Sunday, December 30, 2007

Cinnamon with French Toast

We made French toast this morning. I mixed up the batter and I thought that it was actually quite beautiful before I whisked the ingredients together. I'm just way too fond of yellow.

The recipe is a modified version from the 1964 edition of the Joy of Cooking. I'll put the additions in bold.

2 extra large eggs
pinch of salt
1 cup of milk
1/2 tsp vanilla
1 tsp sugar
1 tbsp canola oil

Just whisk that all together, dip the bread in the batter such that both sides are completely coated and fry in a lightly oiled pan. I used sunflower bread, but French bread works nicely, too. Just about any bread will work, I think. The nicest thing is that the bread already has its own integrity, so the pieces are easy to flip. Even I can do it and I fried most of the pieces today, except for when my dad felt the need to grab the spatula or the tongs out of my hand and do it himself. That only happened maybe six or seven times, at most.
As you can see, I put maple syrup and no more than a quarter cup of cinnamon on top. I really like cinnamon.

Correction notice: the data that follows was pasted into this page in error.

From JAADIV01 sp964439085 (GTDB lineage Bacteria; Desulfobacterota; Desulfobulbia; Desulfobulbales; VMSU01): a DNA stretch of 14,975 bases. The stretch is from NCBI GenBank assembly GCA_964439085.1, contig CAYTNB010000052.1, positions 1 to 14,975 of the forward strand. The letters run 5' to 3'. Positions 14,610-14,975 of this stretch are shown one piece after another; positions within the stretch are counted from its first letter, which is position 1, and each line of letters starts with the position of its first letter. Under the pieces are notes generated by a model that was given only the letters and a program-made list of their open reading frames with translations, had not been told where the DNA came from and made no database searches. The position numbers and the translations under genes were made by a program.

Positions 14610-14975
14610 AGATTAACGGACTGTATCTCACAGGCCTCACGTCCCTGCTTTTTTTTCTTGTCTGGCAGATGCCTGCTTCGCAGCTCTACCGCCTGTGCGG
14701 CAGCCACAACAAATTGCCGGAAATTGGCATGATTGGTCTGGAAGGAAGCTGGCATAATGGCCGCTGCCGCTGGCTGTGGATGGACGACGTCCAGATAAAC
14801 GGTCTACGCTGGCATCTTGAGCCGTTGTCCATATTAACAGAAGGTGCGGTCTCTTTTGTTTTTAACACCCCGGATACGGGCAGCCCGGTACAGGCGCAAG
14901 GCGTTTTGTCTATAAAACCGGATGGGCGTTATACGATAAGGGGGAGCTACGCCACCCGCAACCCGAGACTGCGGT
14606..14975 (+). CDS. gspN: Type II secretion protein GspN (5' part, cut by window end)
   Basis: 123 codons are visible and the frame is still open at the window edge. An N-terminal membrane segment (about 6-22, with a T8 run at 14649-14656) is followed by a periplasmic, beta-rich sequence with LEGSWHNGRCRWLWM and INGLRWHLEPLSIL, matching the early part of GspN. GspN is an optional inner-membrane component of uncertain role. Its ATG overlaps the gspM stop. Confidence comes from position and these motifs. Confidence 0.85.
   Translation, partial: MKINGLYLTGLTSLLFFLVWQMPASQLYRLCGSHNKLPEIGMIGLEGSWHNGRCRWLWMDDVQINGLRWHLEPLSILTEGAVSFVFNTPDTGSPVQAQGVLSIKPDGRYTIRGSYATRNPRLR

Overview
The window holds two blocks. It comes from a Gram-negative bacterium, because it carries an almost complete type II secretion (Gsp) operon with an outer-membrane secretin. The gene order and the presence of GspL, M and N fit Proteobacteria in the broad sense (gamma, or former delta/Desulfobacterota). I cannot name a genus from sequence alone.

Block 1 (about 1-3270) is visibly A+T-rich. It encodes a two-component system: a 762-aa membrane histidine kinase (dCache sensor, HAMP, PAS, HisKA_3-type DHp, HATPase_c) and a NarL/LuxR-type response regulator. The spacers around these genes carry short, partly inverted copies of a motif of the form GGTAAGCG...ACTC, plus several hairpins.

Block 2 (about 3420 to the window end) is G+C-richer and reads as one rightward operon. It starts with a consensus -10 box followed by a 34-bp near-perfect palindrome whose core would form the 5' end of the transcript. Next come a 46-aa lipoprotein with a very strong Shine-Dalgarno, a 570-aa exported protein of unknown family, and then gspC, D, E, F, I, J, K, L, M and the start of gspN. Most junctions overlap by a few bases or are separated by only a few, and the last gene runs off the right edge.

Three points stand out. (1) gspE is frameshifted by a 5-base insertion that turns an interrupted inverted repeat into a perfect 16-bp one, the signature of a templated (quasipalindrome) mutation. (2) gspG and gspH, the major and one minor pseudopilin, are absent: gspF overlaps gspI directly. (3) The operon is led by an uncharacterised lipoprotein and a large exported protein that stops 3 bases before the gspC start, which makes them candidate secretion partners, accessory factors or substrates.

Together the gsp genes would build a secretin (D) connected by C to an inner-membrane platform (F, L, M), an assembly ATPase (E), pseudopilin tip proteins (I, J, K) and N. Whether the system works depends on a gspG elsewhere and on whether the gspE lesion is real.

Saturday, December 29, 2007


Last night, after guitar practice, my friends and I went to El Corral for dinner. It was good, as usual.

My friends recommended the horchata, which I'd never tried before, but I really liked it. I didn't photograph it, because it just looked like a glass of milk with ice in it. In the United States, it's usually a chilled and sweetened rice milk based beverage and is one of several commonly served types of aqua fresca. Another one is jamaica, which sounds a lot like iced "Red Zinger" or hibiscus tea to me, so I'm eager to try it.

Since the rest of the gang usually gets margaritas, it's nice to have something non-alcoholic to drink that's a little more interesting than water or soft drinks.

Thursday, December 27, 2007

Gadget Gushing

I gave my parents two new Motorola Razr V3m phones for Christmas. Verizon, at least, hardly charges anything for the phones themselves, so the real gift was picking out and ordering phones, adding their new service plan, activating the new phones and canceling the old SunCom plan.

When we were unpacking the boxes today, you would have thought that I was meeting small furry animals:

"Oh, this is so exciting."
"Aren't they adorable?"
"Look how small they are."
"Oh, this is so much fun!"

I'm such a gadget geek. I mean, I'm not even going to use these phones. I was like a parent who gets more out of her children's early holidays than the kids do. There was, however, more to it than that.